6. Mikey says:

    @Dave Schuler:

    …I think that every single Congressman has all of the authority that he or she requires to ask questions to which they are entitled to truthful answers from executive branch functionaries.

    That’s a whole lot different from demanding the DNI provide an answer that would certainly contain classified information in a public forum.

    Wyden could have gotten his answer behind closed doors, if he really wanted one. But he didn’t want an answer, he wanted to force Clapper to lie and then call him on it.

    Like or Dislike: Thumb up 6 Thumb down 2

  7. legion says:

    @Mikey: It’s a false premise – there is a third option available, and that is refusing to answer the question at all. If the subject is classified, or should not be discussed in open session, Clapper could have just said that & insisted the session be closed before discussing the topic at all. But instead he had to shoot his mouth off and commit willful perjury. That’s why I cannot trust his judgement in other areas.

    Like or Dislike: Thumb up 11 Thumb down 0

  8. Mikey says:

    @legion: That’s a good point, but at the same time, as James notes in his piece, those sorts of statements are generally taken as a tacit admission of the program’s existence.

    I’m no fan of Clapper, but the fact his answer was clumsy and stupid doesn’t change the fact Wyden should never have asked the question in that forum in the first place.

    Like or Dislike: Thumb up 6 Thumb down 3

  9. Dave Schuler says:

    No. Once the president has allowed one of his subordinates to appear before Congress (rather than testifying himself) that subordinate is obligated to answer any question asked truthfully and completely.

    Think of it as analogous to a chain-of-command issue. A failure by an army corporal (or even a colonel) to salute an admiral or give a truthful answer to a question asked of him or her by the admiral is insubordination, a court martial offense.

    Like or Dislike: Thumb up 3 Thumb down 1

  10. Mikey says:

    @Dave Schuler: Congress is not in command of anyone in the executive branch.

    A classification of Top Secret is given to information the revealing of which would cause exceptionally grave damage to the United States. What should Clapper do if answering “truthfully and completely” means revealing that information?

    He could have answered much more intelligently, but I’m not going to fault him for trying to get out of revealing it.

    Like or Dislike: Thumb up 3 Thumb down 2

  11. James Pearce says:

    @JohnMcC:

    by following the link — “ACCESS DENIED”.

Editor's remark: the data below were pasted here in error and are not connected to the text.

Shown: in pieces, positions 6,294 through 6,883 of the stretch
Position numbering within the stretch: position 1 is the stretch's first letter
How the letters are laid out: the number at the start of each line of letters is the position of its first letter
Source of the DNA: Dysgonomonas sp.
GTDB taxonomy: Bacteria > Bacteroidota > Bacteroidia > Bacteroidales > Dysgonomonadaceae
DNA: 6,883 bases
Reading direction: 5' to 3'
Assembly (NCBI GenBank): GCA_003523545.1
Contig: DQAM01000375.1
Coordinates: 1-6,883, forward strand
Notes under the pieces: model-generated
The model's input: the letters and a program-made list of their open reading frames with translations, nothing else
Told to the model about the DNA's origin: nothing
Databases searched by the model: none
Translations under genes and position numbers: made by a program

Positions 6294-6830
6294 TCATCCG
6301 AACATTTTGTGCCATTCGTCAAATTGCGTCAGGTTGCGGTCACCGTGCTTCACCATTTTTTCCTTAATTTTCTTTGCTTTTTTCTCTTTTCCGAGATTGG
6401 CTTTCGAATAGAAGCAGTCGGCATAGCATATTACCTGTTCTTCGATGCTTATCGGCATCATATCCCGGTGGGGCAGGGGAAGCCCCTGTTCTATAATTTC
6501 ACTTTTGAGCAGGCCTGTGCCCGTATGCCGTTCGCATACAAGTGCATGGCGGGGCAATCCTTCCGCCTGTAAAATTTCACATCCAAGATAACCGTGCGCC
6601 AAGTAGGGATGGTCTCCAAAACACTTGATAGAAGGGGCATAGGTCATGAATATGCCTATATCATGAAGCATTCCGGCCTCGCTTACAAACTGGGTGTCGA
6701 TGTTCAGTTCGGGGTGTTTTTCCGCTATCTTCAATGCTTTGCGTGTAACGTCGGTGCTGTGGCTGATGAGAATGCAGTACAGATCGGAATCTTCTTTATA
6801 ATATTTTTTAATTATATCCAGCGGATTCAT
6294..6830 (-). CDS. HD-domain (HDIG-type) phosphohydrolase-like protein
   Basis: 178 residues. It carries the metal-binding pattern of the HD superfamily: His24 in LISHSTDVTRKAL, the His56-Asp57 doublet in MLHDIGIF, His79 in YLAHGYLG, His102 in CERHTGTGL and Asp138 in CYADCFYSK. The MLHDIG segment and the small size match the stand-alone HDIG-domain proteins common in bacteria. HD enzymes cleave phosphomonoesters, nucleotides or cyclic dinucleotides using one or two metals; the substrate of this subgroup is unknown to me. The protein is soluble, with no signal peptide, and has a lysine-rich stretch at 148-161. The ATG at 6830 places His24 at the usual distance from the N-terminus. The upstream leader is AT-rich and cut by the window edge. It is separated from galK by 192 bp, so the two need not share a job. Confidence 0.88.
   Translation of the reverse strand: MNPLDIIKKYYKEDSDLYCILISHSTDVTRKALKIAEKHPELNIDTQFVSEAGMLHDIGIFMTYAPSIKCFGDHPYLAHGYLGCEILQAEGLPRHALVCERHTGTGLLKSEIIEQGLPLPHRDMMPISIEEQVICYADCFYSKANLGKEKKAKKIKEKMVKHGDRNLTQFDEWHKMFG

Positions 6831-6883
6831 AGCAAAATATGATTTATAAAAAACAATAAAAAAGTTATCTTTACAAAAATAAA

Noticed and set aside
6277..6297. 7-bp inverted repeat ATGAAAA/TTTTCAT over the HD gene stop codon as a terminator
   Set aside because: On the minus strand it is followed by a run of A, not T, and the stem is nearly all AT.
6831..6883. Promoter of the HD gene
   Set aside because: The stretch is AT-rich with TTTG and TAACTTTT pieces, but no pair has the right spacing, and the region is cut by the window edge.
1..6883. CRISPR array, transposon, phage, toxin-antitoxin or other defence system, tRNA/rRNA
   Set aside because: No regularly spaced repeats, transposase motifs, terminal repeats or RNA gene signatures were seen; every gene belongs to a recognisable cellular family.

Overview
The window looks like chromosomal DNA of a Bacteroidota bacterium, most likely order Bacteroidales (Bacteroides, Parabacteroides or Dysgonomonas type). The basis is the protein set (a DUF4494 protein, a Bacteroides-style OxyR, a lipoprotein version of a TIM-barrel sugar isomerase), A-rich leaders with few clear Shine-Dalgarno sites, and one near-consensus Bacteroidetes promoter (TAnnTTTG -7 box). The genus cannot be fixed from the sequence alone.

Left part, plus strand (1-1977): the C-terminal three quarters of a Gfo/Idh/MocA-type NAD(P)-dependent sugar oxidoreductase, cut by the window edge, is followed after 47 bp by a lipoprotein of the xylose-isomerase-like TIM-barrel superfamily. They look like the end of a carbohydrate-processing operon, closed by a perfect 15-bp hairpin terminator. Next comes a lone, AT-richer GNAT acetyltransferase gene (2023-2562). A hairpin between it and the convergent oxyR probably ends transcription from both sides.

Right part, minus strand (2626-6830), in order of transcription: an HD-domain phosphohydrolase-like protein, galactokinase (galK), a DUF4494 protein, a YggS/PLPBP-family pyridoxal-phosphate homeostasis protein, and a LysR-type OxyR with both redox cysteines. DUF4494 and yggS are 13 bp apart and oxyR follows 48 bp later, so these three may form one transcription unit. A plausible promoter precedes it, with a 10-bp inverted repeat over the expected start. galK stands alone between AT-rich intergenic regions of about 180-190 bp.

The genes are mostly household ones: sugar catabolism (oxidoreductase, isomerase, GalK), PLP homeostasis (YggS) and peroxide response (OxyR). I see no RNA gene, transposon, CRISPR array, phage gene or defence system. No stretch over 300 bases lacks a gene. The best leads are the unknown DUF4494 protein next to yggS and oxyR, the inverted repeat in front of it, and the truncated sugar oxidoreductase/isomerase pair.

Happened to me too. A refresh fixed it.

    As for the article, gotta say, James, I loved the economy of thought in this sentence:

    Most of what the public knows about the matter, including this latest release, comes from selective, criminal leaks of classified data by an erstwhile defense contractor hiding out in Russia while claiming to be a whistleblower.

    I’ve been out of the loop for much of the last week, but this morning I read in my blogscan the outrage over Greenwald’s boyfriend being detained, as if there were no “selective, criminal leaks of classified data” at all.

    Like or Dislike: Thumb up 3 Thumb down 0

  12. Dave Schuler says:

    @Mikey:

    From the standpoint of testimony before Congress you’re completely wrong. Congress’s oversight responsibility gives them all of the authority they need.

    I think it’s reasonable to say that Congressmen shouldn’t be asking certain questions. I think it’s reasonable for the president to claim executive privilege to prevent his subordinates from testifying before Congress. I don’t think it’s reasonable to say that executive branch functionaries shouldn’t be answering Congress’s questions or should lie to Congress.

    Like or Dislike: Thumb up 4 Thumb down 0

  13. Mikey says:

    @Dave Schuler: So Wyden can compel Clapper to break the law? Because that’s basically what he was asking for.

    When Congress’ authority to compel testimony conflicts with laws barring the disclosure of classified information, what should we do? Can Clapper just say “I’m not answering any more questions, have a nice afternoon” and walk out? I know a member of Congress can call for a hearing to be moved behind closed doors, but can the subject of questioning do so? If not, what choice did he have?

    Like or Dislike: Thumb up 3 Thumb down 0

  14. James Joyner says:

    @JohnMcC: @James Pearce: There was an attribution error of my part and they took it down while it was being fixed.

    @Dave Schuler: @legion: I’m very, very reluctant to grant Executive officials the right to lie to Congress. Dave’s right in that, while Congress isn’t in the chain of command, they absolutely have the right to demand truthful answers from government employees from Cabinet Secretary down to Army private.

    But, as I note in the piece, Clapper couldn’t give a truthful answer in open session and refusal to answer would have essentially communicated the program’s existence. In this particular case, as I’ve noted elsewhere but neglected to note in this piece, Clapper was forewarned about the question and should have headed off its being asked. But, it having been asked, his response was reasonable.